My daughter’s 4th grade class is reading a short story by O. Henry called The Two Thanksgiving Day Gentlemen.  (A two minute read.) In about an hour I will go to her class and lead a discussion of the story.  Here are my notes.

In the story we meet Stuffy Pete.  He is sitting on a bench waiting for a second gentleman to arrive.  We learn that this is an annual meeting on Thanksgiving day that Stuffy Pete is always looking forward to.  Stuffy Pete is a ragged, hungry street-dweller and the gentleman who arrives each year treats him to a Thanksgiving feast.

But on this Thanksgiving, Stuffy Pete is stuffed.  Because on his way to the meeting, he was stopped by the servant of two old ladies who had their own Thanksgiving tradition.  They treated him to an even bigger feast than he is used to.  And so he sits here, weighed down on the bench, terrified of the impending arrival.

The old gentleman arrives and recites this speech.

“Good morning, I am glad to see that the vicissitudes of another year have spared you to move in health about the beautiful world.  For that blessing alone this day of thanksgiving is well celebrated.  If you will come with me, my man, I will provide you with a dinner that should be more than satisfactory in every respect.”

The same speech he has recited every year the two gentlemen met on that same bench.  “The words themselves almost formed an institution.”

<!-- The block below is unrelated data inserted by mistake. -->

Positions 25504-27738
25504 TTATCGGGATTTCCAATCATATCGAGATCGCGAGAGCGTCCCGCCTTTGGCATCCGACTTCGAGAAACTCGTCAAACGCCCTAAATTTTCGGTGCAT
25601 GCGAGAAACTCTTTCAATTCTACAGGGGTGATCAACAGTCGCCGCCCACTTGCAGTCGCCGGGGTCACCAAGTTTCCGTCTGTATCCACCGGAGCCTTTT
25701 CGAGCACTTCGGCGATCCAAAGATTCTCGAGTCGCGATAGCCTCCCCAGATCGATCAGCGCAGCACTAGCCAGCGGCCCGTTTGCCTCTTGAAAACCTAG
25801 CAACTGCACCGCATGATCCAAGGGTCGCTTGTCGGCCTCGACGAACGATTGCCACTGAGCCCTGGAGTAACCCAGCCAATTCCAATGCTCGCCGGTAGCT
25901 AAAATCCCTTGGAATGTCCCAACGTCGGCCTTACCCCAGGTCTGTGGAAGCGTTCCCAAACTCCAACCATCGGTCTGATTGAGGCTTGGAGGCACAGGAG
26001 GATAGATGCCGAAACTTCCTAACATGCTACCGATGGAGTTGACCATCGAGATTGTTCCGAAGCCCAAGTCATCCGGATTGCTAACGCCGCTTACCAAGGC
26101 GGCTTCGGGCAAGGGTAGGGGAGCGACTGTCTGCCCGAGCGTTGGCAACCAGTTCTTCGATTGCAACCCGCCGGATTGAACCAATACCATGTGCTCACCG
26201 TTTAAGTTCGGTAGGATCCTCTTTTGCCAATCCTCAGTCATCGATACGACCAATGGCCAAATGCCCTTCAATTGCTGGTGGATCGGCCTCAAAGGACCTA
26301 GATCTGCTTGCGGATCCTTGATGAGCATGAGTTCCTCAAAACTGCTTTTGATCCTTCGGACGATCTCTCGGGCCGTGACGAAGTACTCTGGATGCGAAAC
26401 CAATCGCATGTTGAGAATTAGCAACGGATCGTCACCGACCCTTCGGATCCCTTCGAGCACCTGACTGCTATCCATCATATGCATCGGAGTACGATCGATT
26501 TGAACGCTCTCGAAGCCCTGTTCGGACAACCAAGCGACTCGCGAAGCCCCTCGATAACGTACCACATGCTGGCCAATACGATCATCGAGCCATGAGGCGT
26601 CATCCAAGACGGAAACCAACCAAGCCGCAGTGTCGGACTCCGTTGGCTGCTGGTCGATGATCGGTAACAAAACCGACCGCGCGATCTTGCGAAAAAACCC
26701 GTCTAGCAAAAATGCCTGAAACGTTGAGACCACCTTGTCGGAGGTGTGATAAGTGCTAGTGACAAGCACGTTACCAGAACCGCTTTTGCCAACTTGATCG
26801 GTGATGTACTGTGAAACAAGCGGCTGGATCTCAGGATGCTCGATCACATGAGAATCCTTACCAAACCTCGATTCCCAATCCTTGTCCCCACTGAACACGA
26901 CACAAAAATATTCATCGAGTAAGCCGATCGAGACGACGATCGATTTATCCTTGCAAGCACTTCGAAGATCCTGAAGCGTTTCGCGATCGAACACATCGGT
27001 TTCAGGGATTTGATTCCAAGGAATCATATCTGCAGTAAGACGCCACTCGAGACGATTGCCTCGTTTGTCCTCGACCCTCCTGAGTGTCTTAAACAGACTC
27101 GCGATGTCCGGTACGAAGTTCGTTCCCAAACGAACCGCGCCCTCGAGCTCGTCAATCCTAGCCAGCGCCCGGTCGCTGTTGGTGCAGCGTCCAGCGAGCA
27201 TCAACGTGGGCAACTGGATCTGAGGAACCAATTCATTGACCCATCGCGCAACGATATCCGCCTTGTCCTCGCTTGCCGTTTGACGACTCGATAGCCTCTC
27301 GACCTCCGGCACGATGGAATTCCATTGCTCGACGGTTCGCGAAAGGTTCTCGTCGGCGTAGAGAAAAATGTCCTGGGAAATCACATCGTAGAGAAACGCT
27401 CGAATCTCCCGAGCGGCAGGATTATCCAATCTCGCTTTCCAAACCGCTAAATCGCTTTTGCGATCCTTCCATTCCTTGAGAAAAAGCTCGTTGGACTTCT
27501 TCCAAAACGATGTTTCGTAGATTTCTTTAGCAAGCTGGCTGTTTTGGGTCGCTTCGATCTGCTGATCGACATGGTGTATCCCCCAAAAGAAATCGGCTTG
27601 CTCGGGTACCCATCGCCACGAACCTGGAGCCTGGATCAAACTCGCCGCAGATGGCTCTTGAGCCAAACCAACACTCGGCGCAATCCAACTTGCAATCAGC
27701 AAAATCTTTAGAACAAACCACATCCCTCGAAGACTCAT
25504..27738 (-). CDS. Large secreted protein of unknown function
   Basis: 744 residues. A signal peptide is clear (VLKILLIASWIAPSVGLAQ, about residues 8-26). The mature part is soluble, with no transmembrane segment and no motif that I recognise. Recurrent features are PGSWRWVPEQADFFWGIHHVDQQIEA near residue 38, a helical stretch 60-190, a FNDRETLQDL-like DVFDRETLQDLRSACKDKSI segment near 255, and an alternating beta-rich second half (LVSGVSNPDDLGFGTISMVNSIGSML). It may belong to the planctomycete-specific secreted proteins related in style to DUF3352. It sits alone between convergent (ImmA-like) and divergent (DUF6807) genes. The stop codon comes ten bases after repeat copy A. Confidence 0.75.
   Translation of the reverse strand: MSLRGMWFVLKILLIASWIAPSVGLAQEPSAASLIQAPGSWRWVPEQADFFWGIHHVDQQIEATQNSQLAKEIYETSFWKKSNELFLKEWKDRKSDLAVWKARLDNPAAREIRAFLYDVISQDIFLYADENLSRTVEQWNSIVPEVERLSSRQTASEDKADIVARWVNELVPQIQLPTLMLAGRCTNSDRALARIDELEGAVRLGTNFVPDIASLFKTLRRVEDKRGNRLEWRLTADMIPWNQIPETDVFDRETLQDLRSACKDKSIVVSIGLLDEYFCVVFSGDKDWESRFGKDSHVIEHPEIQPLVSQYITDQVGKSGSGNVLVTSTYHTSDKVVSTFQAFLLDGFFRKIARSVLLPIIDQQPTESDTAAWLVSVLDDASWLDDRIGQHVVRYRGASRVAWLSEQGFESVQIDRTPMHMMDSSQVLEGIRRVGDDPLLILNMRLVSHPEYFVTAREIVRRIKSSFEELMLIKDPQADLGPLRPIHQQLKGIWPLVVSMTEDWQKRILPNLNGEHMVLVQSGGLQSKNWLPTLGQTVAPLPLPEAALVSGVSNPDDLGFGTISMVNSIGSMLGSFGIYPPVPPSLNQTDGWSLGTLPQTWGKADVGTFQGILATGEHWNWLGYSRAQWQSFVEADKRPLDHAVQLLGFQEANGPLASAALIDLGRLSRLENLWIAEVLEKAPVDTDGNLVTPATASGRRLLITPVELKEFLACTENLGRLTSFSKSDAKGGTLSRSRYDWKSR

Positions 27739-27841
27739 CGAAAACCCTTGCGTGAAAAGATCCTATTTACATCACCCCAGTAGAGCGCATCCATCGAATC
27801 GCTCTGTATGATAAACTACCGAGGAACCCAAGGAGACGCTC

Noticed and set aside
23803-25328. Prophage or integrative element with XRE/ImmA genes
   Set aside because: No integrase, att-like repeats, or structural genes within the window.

And Stuffy Pete, in tearful agony at the prospects replies “Thankee sir.  I’ll go with ye, and much obliged.  I’m very hungry sir.”

Stuffy’s Thanksgiving appetite was not his own; it now belonged to this kindly old gentleman who had taken possession of it.

The story’s deep cynicism, hinted at in the preceding quote, is only fully realized in the final paragraphs which contain the typical O. Henry ironic twist.  Stuffy, overstuffed by a second Thanksgiving feast collapses and is brought to hospital by an ambulance whose driver “cursed softly at his weight.” Shortly thereafter he is joined there by the old gentleman and a doctor is overheard chatting about his case

“That nice old gentleman over there, now” he said “you wouldn’t think that was a case of almost starvation.  Proud old family, I guess.  He told me he hadn’t eaten a thing for three days.”

Social norms and institutions re-direct self-interested motives.  Social welfare maximization is then proxied for by individual-level incentives.  But they can take on a life of their own, uncoupled from their origin.  This is the folk public choice theory of O. Henry’s staggeringly cynical fable.

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